Tweets Should Be 2-Way Streets

In recent days I prepared and gave a presentation on branding for a PRSSA Conference at Central Michigan University, finishing up with a few thoughts on social media and its role in building both professional and personal brands. Pulling from personal experience as well as research, I came across a phrase that, I think, really sums up what social media is all about: People having conversations online.

As even the purported experts and specialists on the subject must surely admit (at least privately), we’re all trying to utilize and figure out this still emerging and evolving medium (Twitter, at 5 million users, for example is a mere ‘baby’ compared to Facebook’s 150 million). Still, some are doing a better job of utilization than others.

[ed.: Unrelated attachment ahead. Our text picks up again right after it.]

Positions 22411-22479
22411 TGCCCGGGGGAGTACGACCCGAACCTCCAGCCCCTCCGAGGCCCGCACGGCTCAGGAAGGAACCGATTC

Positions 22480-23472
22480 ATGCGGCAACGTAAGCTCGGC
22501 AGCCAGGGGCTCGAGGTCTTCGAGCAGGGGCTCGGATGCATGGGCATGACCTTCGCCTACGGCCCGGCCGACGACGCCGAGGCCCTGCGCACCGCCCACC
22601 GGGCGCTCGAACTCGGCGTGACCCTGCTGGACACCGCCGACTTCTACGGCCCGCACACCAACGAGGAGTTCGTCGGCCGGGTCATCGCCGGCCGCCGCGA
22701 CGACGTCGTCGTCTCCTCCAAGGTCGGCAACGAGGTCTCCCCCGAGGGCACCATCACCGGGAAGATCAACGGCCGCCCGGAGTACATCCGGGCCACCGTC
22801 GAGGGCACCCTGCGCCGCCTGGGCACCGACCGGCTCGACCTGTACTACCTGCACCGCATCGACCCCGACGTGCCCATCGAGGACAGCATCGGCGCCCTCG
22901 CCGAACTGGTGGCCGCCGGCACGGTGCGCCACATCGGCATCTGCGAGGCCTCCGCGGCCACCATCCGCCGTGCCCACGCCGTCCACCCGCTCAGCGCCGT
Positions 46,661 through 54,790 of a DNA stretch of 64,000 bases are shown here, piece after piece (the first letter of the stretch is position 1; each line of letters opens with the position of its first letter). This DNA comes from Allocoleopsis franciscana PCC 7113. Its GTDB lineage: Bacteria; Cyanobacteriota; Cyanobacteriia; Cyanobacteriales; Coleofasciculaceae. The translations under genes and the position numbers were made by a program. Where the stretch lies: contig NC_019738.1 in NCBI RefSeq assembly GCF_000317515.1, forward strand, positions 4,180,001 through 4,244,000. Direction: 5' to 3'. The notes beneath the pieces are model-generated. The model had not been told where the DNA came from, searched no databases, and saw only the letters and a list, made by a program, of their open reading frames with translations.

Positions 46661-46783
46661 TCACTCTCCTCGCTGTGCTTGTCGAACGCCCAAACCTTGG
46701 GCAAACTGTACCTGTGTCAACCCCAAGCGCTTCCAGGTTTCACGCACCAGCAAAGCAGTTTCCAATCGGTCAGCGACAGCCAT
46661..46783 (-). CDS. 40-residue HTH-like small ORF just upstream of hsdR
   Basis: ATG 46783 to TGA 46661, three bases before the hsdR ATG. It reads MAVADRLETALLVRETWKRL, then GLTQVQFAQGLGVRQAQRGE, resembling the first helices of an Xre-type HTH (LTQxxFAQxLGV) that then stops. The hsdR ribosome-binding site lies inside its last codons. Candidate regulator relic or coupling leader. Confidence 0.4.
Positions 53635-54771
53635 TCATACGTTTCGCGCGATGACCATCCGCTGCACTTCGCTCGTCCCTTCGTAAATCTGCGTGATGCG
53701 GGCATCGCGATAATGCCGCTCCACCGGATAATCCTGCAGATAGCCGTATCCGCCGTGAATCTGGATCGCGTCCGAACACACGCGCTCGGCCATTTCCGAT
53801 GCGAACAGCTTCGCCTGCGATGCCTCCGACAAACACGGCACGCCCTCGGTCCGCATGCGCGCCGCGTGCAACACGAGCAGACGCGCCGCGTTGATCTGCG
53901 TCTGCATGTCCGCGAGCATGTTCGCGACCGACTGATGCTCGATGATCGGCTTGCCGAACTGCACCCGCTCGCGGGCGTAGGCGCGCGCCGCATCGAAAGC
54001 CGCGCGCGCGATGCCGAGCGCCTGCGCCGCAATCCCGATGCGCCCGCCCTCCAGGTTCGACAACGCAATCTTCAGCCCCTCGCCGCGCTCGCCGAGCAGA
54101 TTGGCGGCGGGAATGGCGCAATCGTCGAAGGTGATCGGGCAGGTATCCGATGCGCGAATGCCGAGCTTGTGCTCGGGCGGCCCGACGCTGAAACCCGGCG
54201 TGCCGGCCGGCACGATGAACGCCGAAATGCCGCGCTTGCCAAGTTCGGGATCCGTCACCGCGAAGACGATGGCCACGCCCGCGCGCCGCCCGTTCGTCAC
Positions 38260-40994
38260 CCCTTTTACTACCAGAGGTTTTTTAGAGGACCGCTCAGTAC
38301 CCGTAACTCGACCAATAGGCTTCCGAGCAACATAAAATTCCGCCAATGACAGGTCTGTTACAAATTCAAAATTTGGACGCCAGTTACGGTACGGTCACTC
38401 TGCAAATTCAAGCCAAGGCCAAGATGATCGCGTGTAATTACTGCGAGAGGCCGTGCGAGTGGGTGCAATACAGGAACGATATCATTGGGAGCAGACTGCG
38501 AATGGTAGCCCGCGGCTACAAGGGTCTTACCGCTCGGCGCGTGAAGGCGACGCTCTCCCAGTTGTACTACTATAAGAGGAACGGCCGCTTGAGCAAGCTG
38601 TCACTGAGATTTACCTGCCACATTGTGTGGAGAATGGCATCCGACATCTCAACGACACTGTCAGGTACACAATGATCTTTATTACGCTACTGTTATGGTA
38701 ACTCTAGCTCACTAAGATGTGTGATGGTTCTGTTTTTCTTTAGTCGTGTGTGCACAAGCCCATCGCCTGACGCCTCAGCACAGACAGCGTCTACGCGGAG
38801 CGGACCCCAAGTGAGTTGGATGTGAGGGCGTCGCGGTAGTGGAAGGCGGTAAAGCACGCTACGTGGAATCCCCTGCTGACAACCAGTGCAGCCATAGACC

Effective tweets and Facebook entries are those that encourage, as the ‘online conversations’ phrase suggests, a dialogue—a two-way (or more) discourse. Social media, by its very name, should discourage one merely talking at another. I’m always amazed, when on Twitter, when I see someone that is “followed” (at least in numbers listed) but barely “following” anyone. To me that suggests an individual disinterested in what others think or say—and that’s missing the point of it all.

Rather, engaging others with open, honest, transparent and non-promotional thoughts, news and insights provides a glimpse into who you are, how you think and what you are about—and should pose a request for reciprocation.